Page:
Easter, 1950s Style
Have you ever been proud as a peacock?
I'm ashamed to admit just how worldly I've been for most of my life - even as a child, it would appear. In sitting down to write this little anecdote, it comes to me that the reason we celebrated Easter, the triumph and ceneterpiece of the Christian faith, pretty much flew over my head without making a dent in the lesser things that were filling it up at the time - like the fanciness of company meals and new Easter clothes. Woah. I could parrot "Jesus died for my sins" and I knew He rose from the grave on Easter morning way back when, but neither of these incredible facts phazed me.
Nevertheless, during my childhood, Easter was a big deal. Folks always went to church whether Catholic or Protestant, and even people who wouldn't otherwise have darkened the doorway of a church were to be found attending services on Easter Sunday morning. We all decked ourselves out in the best finery we had and most of us kids, I suspect, got new clothes in honor of the occasion. The Easter I remember best was on account of new some new clothes. Why? To understand that, you'd need to know something about my mother.
My mother was a beautiful woman. For starters, she had jet black hair and light blue eyes and as far as I was concerned she could give Vivien Leigh (the actress who played Scarlet O'Hara in Gone with the Wind) a run for her money any day. She always dressed with care and good taste, and I was very proud of her, especially when she made an appearance at my school. She was the prettiest Mom in the whole class. I was her biggest fan.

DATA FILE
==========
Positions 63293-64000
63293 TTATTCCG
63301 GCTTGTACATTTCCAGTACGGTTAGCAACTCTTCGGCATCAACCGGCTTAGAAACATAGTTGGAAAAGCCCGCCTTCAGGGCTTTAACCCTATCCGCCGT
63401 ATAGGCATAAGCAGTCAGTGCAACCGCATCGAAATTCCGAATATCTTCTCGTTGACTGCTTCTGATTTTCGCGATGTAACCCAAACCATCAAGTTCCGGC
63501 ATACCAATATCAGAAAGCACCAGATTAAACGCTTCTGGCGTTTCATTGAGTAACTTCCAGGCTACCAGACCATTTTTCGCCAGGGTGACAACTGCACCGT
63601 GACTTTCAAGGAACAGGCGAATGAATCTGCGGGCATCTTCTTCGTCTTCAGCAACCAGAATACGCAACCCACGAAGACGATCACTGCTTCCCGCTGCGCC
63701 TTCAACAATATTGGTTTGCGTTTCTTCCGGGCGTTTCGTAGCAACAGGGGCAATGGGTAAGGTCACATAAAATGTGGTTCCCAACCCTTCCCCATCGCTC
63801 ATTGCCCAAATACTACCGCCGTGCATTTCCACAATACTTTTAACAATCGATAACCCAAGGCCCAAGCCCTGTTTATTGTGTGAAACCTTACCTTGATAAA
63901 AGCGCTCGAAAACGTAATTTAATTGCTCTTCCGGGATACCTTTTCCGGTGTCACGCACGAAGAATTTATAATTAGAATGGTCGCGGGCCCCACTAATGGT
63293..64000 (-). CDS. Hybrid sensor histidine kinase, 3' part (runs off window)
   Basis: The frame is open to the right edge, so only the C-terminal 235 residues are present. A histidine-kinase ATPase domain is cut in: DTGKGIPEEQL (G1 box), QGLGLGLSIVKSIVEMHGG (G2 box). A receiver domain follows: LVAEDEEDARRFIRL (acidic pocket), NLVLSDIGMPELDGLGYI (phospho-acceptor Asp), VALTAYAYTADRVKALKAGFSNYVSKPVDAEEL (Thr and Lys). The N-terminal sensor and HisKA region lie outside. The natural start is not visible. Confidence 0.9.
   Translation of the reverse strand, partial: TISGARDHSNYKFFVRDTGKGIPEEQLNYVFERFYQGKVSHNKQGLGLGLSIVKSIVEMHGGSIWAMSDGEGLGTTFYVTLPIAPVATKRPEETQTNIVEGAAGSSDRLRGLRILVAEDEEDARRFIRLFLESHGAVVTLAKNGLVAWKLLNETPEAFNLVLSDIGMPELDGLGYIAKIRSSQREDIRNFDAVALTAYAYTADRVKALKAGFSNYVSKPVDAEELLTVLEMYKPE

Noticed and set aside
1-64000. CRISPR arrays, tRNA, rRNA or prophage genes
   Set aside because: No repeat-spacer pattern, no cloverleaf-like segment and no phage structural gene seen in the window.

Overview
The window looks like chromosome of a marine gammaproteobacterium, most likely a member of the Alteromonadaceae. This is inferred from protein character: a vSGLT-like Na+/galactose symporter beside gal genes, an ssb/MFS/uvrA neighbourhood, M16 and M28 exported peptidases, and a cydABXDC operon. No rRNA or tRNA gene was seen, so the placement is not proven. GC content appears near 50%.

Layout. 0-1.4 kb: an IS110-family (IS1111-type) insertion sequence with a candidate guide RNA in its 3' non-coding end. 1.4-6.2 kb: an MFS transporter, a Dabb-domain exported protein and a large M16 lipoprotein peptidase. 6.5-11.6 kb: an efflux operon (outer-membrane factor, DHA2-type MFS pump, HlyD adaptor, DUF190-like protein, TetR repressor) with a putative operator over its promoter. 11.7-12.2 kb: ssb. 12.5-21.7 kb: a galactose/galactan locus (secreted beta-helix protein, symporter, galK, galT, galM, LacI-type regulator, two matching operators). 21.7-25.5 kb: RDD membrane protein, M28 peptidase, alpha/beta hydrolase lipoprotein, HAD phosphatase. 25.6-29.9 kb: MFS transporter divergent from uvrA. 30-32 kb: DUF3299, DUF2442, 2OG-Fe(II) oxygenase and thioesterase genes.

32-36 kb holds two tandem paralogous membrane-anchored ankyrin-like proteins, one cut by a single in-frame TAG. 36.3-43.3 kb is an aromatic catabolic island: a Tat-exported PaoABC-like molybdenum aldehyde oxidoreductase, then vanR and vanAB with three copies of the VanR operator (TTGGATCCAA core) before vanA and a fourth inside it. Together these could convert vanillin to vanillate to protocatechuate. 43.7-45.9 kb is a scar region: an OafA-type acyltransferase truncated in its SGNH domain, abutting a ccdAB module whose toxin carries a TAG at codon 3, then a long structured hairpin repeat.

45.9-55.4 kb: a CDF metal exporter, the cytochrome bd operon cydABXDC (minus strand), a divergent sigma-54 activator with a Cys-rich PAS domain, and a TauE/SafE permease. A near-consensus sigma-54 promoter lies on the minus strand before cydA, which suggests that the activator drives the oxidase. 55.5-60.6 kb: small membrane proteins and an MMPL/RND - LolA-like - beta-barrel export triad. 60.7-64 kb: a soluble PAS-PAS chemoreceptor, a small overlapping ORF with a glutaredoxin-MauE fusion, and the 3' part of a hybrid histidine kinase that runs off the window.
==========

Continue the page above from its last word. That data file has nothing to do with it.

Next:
My mother, circa 1945
With that knowlege under your belt you can imagine I was proud as a peacock when my mother decided to make us matching mother-daughter outfits one Easter (it was either 1958 or 1959; I'm not sure which). She chose a creamy white fabric for these luscious outfits. Not being a seamstress myself, I can't tell you what it was, but I can see it perfectly in my mind's eye: it had a raised pattern all over it that was slightly shiny, giving the effect of two-tones althought it was just white on white. We always wore hats and gloves on occasions like Easter Sunday, and it was fun to look around the congregation and see what milinary creations sat on the heads of the ladies attending church. They were usually quite pretty and included silk flowers or cleverly fashioned fruits (cherries were my personal favorite).
I happen to have a snapshot of us wearing our Easter outfits on that Easter morning, taken in front of our car, named "Desert Rose" on account of the fact we drove it from Indiana out to Reno, Nevada where we went to live and where this photo was taken. As you can see, we are wearing our hats and gloves, and my purse has wonderful fruit detailing (oh yes; black patent leather was the rage). I was so proud to be dressed like my mom I was "put'near" bursting at the seams!
Me and my mom on Easter morning, 1958 or 1959
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Susan, what a beautiful story of you and your mom's Easter outfits, and the photos are especially fitting. No wonder you felt like your mom was the most beautiful mom in your class!
Golden, you are always so gracious! Thank you.